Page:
One of the worst maritime disasters in British history happened off the Isles of Scilly on this day in history, 22 October 1707. (O.S.) In the summer or 1707, Commander-in-Chief of the British Fleets, Sir Cloudesley Shovell, had led a fleet of 21 British ships in their Mediterranean campaign against the French as part of the War of the Spanish Succession.
At summers end, the fleet, led by Shovell’s flagship HMS Association, departed Gibraltar on 29 September, bound for England. The entire return voyage was plagued by bad weather and strong gales. The portion of their journey that traversed the Atlantic saw increasingly worse weather that pushed them off course. As the fleet entered the English Channel on the night of 22 October, the sailing masters thought they were safe in the waters west of Ushant.
As it turns out, the sailing masters had miscalculated their longitude, and by the added effect of the bad weather, the fleet was actually on a collision course with the rocks off the Isles of Scilly. Before they realized their mistake, four ships had struck the rocks and sank: HMS Association (the flagship), HMS Eagle, HMS Romney, and HMS Firebrand (a fireship). The sole survivor from the sinking of the three largest ships was George Lawrence, who had worked as a butcher before joining the crew of Romney as quartermaster. The unfortunate wreck resulted in an unknown number of deaths, though estimates place the number of victims at between 1,400 and 2,000, including Sir Cloudesley Shovell, making the Scilly naval disaster one of the worst maritime disasters in Britain’s history.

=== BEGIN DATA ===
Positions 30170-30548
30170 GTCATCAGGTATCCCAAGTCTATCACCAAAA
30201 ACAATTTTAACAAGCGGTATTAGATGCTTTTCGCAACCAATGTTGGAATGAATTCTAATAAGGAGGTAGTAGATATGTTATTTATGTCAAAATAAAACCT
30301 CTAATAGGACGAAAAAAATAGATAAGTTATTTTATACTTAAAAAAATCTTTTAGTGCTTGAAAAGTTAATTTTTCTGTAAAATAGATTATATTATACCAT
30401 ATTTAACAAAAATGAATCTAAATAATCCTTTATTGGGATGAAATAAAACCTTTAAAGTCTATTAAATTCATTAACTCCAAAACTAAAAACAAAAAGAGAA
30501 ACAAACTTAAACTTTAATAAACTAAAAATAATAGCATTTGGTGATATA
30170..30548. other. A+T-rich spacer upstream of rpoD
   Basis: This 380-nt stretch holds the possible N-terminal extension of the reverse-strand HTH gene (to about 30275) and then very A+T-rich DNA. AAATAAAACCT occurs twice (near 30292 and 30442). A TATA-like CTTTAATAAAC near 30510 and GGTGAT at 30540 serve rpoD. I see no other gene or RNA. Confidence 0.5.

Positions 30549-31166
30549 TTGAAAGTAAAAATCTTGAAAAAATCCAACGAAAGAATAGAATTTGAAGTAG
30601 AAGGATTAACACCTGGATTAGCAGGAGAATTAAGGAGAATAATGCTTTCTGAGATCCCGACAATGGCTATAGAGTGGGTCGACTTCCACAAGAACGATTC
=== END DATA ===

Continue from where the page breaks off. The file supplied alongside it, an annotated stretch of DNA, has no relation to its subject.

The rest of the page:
The part that incorrect longitudinal measurement played in the Scilly naval disaster eventually led to the Longitude Act of 1714, which established the Board of Longitude and offered a large money prize for anyone who could find a method of determining longitude accurately at sea.
If you’re interested in Britain’s maritime and naval history, be sure to check out my podcast which covers the maritime history of the world. Even though we haven’t made it over to Britain yet, I’m sure we’ll get there eventually! And anyway, the maritime history of the rest of the world is pretty fascinating too.